Suicide cuts short too many young people’s lives. The need for accessible and effective mental health resources for this age group has never been more urgent. Almost 20% of high school students seriously consider suicide and nearly 9% attempt it [7]

Early recognition, assessment and intervention is key. But effective interventions that aren’t appealing to teens aren’t the solution, and accessible solutions that aren’t effective aren’t either—we need more digital solutions that are developed for teens, with input from teens, and with scientific evidence to back them up.

If you or someone you know is struggling, there are resources to help. The National Suicide Prevention Lifeline is available 24 hours a day in English and Spanish at 1-800-273-8255 or you can text the Crisis Text Line by texting HELLO to 741741

 

Rising Concerns with Adolescent Mental Health

Suicidal thoughts and behaviors, which are the strongest predictors of future suicide attempts or completions [2], often emerge during adolescence. The onset of many mental health disorders also occurs during this period [3]. 

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Worldwide, approximately 10-20% of teens struggle with mental health problems [4], and in the U.S., about 16.5%, or 7.7 million, of teens have at least one mental health disorder [5]. And these numbers are increasing at an alarming rate, more so than among adults [6] - the prevalence of major depressive episodes in teens increased by 52% between 2005 and 2017, and serious psychological distress increased by 71% between 2008 and 2017 [7].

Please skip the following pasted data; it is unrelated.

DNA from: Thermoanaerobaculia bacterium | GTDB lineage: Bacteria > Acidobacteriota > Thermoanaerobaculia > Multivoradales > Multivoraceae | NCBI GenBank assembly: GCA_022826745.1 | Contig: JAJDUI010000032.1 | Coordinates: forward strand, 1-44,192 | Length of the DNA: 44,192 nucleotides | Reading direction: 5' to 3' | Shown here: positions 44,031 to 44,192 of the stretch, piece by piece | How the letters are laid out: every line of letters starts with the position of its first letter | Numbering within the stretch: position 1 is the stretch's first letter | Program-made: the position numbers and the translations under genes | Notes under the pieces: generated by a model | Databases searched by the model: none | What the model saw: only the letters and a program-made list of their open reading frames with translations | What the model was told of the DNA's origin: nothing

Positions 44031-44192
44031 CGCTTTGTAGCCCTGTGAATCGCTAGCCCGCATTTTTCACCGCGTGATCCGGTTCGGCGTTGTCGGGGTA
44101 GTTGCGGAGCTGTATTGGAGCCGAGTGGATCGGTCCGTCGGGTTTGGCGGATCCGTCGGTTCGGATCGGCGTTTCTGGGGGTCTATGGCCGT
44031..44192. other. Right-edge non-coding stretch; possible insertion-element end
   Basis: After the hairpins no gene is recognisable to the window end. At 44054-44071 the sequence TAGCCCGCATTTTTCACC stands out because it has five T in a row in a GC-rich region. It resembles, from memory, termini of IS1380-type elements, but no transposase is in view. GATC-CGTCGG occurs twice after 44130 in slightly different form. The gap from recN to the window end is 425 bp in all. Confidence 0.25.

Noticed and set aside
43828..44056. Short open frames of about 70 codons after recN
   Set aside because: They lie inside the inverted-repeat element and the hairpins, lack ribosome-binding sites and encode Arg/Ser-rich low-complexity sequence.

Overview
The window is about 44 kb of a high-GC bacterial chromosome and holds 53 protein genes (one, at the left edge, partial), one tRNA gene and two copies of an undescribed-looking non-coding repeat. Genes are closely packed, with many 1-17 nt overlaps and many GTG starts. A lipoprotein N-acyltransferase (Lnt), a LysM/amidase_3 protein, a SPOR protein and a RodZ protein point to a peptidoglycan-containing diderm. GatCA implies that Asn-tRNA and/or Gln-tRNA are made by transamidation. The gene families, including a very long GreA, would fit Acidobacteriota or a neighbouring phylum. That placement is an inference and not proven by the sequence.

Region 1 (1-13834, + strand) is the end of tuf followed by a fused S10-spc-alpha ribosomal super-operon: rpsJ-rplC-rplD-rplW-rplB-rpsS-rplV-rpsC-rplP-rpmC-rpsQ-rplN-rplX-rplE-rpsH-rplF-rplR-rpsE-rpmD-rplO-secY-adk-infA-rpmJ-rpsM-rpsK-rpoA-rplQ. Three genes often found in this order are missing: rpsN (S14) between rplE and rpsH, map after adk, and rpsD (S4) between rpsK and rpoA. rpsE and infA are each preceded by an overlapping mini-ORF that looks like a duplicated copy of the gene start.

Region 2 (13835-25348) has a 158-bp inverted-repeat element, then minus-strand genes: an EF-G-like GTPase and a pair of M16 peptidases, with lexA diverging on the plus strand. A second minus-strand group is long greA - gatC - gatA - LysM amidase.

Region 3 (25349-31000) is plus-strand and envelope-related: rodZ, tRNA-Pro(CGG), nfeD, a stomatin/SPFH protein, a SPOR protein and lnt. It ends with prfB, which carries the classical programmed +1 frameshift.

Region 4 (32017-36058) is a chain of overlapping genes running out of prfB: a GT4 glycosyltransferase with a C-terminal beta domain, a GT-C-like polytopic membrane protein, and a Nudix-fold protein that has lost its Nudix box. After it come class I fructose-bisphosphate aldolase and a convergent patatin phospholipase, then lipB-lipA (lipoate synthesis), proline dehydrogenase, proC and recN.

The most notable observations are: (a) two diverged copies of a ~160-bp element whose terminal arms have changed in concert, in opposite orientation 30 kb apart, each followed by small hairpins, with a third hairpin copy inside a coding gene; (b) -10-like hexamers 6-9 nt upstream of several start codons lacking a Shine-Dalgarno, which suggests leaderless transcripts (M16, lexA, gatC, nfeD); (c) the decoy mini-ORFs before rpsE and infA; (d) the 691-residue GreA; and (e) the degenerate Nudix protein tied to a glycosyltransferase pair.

Unfortunately, we’ve seen a corresponding increase in suicidal thinking, attempts, and deaths by suicide too. Between 2007 and 2017, deaths by suicide among American teens aged 15 to 19 increased. Specifically, deaths by suicide increased by 2.6% per year between 2007 and 2014 and then by 14.2% per year between 2014 and 2017 [8]. In 2017, the rate of deaths by suicide among 15 to 19-year-olds was 17.9 per 100,000 among males and 5.4 per 100,000 among females [8]. In 2019, suicide was the second leading cause of death among 13 to 19-year-olds, surpassed only by unintentional injury [9].